The ending was devastating for Furyk in so many ways.

He was tied for the lead at the U.S. Open with three holes to play when he hooked his tee shot on the 16th hole, made bogey and never caught up. This time, he was in control at Firestone from his opening 63, all the way through the final round when he started with three straight birdies and made an 18-foot birdie on the 16th to seemingly hold off the late charge by Bradley.

''I have no one to blame but myself,'' Furyk said. ''But when things go wrong, it's an empty feeling. I'm disappointed. I walked over, my boy is crying right after the round. And I guess it reminds you as an adult - as a parent - that you have to act the proper way. You have to do and say the right things to try to give the right lessons.

''But there's no way I should have made any worse than 5 on the last hole,'' he said. ''There's no way I should have done worse than a playoff.''

He went from what appeared to be a certain win to a 69 and a tie for second with Steve Stricker, who made four birdies on his last five holes for a 64.

Bradley was four shots behind going into the final round, and was six shots back when Furyk opened with three straight birdies. Bradley kept pecking away at the lead, holing a 25-foot birdie putt on the seventh, scrambling for par on the 12th, and starting the back nine with a pair of birdies.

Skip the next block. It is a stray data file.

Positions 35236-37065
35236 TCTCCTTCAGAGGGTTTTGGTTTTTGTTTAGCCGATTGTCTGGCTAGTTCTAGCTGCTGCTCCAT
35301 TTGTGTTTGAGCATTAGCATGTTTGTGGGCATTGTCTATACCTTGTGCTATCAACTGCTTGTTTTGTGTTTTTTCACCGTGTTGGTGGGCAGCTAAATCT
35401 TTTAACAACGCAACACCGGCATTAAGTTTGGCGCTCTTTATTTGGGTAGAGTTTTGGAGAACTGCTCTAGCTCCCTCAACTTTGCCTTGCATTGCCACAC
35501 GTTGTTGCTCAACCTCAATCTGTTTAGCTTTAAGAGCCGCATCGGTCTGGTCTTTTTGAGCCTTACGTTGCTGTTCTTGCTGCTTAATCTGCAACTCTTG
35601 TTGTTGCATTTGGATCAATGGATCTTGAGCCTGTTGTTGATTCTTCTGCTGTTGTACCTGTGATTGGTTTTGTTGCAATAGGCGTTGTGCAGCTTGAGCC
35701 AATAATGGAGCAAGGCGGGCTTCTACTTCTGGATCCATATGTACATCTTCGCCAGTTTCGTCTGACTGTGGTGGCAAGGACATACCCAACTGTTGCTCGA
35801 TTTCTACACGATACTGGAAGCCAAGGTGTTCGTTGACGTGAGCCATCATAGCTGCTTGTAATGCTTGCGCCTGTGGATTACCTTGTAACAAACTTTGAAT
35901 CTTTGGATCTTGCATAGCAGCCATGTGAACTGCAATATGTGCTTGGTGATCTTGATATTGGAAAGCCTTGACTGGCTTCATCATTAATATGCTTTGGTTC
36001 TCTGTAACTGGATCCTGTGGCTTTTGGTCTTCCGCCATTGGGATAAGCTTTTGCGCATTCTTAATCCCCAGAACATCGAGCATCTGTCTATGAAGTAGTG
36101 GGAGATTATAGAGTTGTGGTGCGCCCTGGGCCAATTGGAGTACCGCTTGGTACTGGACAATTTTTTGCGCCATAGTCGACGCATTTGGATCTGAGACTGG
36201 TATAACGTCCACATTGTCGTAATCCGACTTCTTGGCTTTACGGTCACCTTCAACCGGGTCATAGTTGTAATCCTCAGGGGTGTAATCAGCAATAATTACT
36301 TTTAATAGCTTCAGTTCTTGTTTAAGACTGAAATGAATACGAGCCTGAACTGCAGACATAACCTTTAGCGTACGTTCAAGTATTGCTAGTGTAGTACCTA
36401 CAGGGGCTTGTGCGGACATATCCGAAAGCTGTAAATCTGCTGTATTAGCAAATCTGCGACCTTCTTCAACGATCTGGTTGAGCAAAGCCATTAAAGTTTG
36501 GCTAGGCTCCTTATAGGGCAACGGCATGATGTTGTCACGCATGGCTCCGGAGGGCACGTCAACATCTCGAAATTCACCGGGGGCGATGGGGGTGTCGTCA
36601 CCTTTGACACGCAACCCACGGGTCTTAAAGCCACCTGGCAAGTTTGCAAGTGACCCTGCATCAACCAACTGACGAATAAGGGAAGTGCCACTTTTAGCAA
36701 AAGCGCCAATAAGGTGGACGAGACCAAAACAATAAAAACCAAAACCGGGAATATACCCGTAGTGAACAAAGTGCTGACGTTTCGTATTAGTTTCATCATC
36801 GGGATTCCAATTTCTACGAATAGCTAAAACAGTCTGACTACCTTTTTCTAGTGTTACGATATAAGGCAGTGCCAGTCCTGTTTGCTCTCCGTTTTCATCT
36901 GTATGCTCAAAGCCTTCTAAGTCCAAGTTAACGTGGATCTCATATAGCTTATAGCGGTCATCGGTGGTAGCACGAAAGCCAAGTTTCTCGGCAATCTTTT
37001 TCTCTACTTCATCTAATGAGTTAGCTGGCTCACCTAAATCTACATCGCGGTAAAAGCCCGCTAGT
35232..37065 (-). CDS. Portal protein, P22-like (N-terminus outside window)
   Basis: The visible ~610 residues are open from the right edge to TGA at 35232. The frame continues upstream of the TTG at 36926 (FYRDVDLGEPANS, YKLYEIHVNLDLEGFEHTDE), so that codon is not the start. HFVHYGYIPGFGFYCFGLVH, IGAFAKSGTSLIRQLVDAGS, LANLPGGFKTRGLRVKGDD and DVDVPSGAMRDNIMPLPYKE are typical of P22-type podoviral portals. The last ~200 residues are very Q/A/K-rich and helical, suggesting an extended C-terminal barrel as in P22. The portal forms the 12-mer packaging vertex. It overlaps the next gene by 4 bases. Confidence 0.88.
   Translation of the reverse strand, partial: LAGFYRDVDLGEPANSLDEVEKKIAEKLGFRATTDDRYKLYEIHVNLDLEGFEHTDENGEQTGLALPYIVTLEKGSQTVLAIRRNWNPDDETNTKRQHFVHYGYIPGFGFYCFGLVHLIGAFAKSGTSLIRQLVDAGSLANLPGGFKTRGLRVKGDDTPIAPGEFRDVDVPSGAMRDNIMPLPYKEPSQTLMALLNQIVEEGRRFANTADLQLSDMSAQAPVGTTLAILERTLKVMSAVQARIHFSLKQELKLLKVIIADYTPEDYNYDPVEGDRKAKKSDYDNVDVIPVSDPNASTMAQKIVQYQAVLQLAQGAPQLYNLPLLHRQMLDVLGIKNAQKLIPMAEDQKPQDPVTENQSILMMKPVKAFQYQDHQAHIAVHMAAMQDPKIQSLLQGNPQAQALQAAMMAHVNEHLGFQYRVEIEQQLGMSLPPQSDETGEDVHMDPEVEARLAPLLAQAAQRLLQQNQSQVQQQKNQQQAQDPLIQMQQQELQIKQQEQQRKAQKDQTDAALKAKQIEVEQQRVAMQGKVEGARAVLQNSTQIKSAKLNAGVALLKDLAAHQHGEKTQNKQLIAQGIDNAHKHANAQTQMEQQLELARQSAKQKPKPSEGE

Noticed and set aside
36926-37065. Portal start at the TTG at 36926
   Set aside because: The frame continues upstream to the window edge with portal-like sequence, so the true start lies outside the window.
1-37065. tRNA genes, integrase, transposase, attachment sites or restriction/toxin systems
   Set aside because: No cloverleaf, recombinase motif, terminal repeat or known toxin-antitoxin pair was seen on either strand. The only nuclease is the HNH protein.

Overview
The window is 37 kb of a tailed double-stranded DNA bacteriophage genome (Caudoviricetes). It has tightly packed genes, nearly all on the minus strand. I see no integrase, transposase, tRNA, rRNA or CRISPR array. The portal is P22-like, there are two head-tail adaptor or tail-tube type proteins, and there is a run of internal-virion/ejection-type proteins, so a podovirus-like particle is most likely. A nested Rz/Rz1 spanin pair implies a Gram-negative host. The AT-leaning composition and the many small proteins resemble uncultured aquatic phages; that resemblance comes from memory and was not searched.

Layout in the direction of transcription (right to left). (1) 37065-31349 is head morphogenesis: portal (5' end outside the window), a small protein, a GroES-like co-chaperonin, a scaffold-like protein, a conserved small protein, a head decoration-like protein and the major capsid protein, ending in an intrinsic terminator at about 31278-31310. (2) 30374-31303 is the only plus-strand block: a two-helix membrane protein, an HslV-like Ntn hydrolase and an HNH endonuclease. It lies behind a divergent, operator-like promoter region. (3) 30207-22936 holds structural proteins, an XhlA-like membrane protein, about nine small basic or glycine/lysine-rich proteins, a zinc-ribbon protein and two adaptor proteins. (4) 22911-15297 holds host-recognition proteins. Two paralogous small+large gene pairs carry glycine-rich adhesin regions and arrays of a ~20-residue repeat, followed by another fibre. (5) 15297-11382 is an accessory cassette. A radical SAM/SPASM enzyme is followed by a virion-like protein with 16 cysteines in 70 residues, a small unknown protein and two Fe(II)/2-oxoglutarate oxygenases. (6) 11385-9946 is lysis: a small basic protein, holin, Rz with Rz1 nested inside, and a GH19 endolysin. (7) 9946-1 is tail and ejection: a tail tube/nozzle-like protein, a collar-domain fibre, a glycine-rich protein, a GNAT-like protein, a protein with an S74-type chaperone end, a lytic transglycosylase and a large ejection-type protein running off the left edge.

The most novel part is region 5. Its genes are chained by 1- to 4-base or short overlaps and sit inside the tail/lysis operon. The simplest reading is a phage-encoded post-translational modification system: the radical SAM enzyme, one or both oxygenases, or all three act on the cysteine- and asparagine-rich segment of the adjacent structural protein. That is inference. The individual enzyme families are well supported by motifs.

Furyk finally answered with an 18-foot birdie putt on the 16th, only for Bradley to follow him in for birdie from 12 feet. Bradley took only 12 putts on the back nine, including par saves on the final two holes.

He finished on 13-under 267.

Stricker found his putting stroke at Firestone - not that it was ever deep in hiding - and showed that down the stretch with his closing stretch of birdies. It was an important performance for Stricker, who moved up three spots to No. 10 in the Ryder Cup standings. Furyk is No. 11, followed by Rickie Fowler at No. 12.

Louis Oosthuizen closed with a 69 to finish alone in fourth. Justin Rose (67) and Rory McIlroy (68) were another shot behind.

Tiger Woods played bogey-free for a 66, his lowest score since a 65 in the second round at Bay Hill at the end of March. He was never in the tournament, 11 shots behind going into the final round, though he picked up the tiniest of consolations. He now has back-to-back finishes in the top 10 on the PGA Tour for the first time in nearly three years. And he at least heads to Kiawah Island feeling good about his game.

''I hit a lot of good shots and never really sniffed making a bogey all day,'' said Woods, who played his final 23 holes without a bogey. ''I feel very good about where I'm at. I'm excited about it.''

The nature of the course changed drastically with a quarter-inch of rain overnight, and a burst of showers that stopped play for nearly three hours Sunday morning. Shots to the green were spinning back instead of bouncing forward. Pars no longer were good enough.